Can I Wear Trainers On A Road Bike?

Trainers are popular footwear for many and are widely available and affordable. Many people, on taking up cycling, often wonder if you can wear trainers on a road bike instead of purpose-made clipless (or clip-in) cycling shoes. Can the pedals fitted to your road bike be changed to allow the use of trainers?

Trainers can be used with road bikes fitted with flat pedals, but they are not ideal. Use adapters to convert clipless pedals to flat pedals. Wearing soft-soled, flexible trainers on road bikes can lead to foot injuries due to the lack of foot support and incorrect foot placement on the pedals.

Wearing everyday trainers while cycling on a road bike is doable but comes with risks. Let’s look at the risk involved in cycling with trainers and what other options are available to convert clipless pedals to flat pedals suitable for use with trainers. Scroll down for some ideas for choosing a trainer for cycling on a road bike and how to protect and keep your trainers clean.

Can Trainers Be Worn On A Road Bike?

It is possible to use trainers while cycling, but you risk losing control or incurring an injury when your foot slips off a pedal as the flat pedals do not offer a firm grip on the trainer. Using trainers often leads to poor foot placement (such as riding on the toes) because the trainer is free to move around on the pedal, requiring constant readjustment.

A good trainer has a flat flexible sole allowing for multi-directional movement, with excellent tread and the ability to absorb impact. The flexibility of the sole makes the trainer unsuitable for long-distance cycling because the foot will constantly curl around the bike pedal. This constant action can lead to repetitive stress injury of the ligaments and soft tissue of the feet.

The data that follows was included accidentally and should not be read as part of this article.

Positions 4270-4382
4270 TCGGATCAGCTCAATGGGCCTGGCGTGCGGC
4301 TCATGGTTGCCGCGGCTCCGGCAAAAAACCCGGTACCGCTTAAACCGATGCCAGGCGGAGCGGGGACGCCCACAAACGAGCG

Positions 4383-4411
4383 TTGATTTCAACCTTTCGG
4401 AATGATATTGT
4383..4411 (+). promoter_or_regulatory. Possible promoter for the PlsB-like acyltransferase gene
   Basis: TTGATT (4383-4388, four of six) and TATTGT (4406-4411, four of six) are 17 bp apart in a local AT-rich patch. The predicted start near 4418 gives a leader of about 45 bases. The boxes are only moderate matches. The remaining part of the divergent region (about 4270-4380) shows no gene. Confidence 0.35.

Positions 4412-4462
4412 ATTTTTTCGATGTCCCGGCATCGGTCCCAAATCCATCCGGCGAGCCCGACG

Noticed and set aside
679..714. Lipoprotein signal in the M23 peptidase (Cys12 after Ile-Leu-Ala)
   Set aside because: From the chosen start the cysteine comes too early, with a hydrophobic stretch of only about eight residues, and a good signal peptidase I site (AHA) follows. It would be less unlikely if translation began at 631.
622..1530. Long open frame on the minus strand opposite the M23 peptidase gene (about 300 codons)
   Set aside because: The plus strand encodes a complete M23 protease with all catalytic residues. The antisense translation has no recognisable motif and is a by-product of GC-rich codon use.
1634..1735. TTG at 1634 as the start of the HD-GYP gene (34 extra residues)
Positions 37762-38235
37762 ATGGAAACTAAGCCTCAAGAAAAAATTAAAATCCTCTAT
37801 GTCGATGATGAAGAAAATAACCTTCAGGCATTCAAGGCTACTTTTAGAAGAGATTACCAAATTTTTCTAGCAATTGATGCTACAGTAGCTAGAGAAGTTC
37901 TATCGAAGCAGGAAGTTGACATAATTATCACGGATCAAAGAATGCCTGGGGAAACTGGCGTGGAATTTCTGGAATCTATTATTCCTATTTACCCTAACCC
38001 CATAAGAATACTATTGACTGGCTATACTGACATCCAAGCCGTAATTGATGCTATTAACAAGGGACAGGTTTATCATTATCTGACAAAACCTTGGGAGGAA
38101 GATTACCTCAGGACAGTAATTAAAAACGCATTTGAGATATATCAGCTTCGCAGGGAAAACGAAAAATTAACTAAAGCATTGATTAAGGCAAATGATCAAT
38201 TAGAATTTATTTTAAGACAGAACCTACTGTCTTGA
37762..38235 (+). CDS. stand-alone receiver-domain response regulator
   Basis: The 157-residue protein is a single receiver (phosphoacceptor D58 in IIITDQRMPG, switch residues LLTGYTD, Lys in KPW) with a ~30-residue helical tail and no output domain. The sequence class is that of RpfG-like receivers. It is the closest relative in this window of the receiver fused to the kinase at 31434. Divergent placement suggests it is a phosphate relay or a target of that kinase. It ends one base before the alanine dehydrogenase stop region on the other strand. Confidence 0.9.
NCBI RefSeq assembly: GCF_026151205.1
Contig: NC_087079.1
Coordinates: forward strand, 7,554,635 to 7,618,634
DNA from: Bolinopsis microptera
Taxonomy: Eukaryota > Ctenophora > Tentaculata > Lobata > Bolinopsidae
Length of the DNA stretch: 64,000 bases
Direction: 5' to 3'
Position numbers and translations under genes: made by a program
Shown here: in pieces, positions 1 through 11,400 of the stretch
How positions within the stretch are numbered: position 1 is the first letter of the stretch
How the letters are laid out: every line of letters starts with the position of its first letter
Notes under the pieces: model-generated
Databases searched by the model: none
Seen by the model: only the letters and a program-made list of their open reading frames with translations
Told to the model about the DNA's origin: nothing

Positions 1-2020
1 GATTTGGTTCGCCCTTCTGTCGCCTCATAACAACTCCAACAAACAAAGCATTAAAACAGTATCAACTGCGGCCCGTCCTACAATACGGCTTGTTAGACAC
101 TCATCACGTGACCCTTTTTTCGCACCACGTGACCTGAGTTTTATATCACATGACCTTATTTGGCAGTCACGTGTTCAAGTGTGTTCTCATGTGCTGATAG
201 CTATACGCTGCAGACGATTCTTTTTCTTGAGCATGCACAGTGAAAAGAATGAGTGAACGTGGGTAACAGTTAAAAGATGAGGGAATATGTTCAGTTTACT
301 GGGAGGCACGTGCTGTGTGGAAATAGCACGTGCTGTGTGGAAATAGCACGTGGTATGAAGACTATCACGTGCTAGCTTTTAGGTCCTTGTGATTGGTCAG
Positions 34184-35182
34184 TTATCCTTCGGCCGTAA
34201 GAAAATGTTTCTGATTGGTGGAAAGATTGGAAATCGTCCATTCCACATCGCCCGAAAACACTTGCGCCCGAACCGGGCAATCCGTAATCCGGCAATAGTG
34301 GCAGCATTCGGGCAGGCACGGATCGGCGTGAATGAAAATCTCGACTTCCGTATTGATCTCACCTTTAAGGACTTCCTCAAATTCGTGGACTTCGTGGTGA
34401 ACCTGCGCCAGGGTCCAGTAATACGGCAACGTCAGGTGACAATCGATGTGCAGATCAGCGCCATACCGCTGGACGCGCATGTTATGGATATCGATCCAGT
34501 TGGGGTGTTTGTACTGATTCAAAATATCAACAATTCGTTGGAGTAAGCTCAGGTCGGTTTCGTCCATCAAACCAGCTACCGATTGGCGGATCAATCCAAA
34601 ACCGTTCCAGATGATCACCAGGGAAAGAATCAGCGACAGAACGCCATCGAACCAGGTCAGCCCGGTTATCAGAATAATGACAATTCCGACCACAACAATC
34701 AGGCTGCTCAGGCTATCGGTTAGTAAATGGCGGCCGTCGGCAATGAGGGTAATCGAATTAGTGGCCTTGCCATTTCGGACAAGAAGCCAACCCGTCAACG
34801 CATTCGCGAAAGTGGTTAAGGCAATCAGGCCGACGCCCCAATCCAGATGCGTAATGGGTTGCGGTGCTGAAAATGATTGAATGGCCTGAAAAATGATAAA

By comparison, road cycling shoes encapsulate your foot, thus ensuring a secure and firm fit that helps you to engage better with the pedal stroke as the shoe cannot bend. The strong soles help to transfer the power produced by the leg muscles straight to the pedal instead of being absorbed by the cushioned sole of the trainer.  

How To Select Trainers When Cycling With A Road Bike?

When searching for the best trainers to use for cycling with a road bike, it is essential to remember that the sole of the shoe must be stiff. Foot fatigue and injury often result from using soft, flexible trainers for cycling.

What To Look For When Selecting Trainers For Road Bikes?

Select a shoe that fits snugly around the foot and provides good arch support, or else pick a shoe that is slightly too large so that you can insert a custom inner sole for extra foot support. After-market inner soles are a great way to enhance often poorly designed shoes with limited arch support. An advantage of using inner soles is that they are easy to replace, extending the life of the trainer.

What To Avoid When Selecting Road Bike Trainers?

Avoid selecting trainers that are too large if you are not planning on using custom inserts, as your feet will tend to slide around inside the shoe. A loose-fitting trainer will cause friction and discomfort around the toes and heel areas. An ill-fitting trainer can also cause a loss of support for the arches of the foot, leading to serious health issues over time.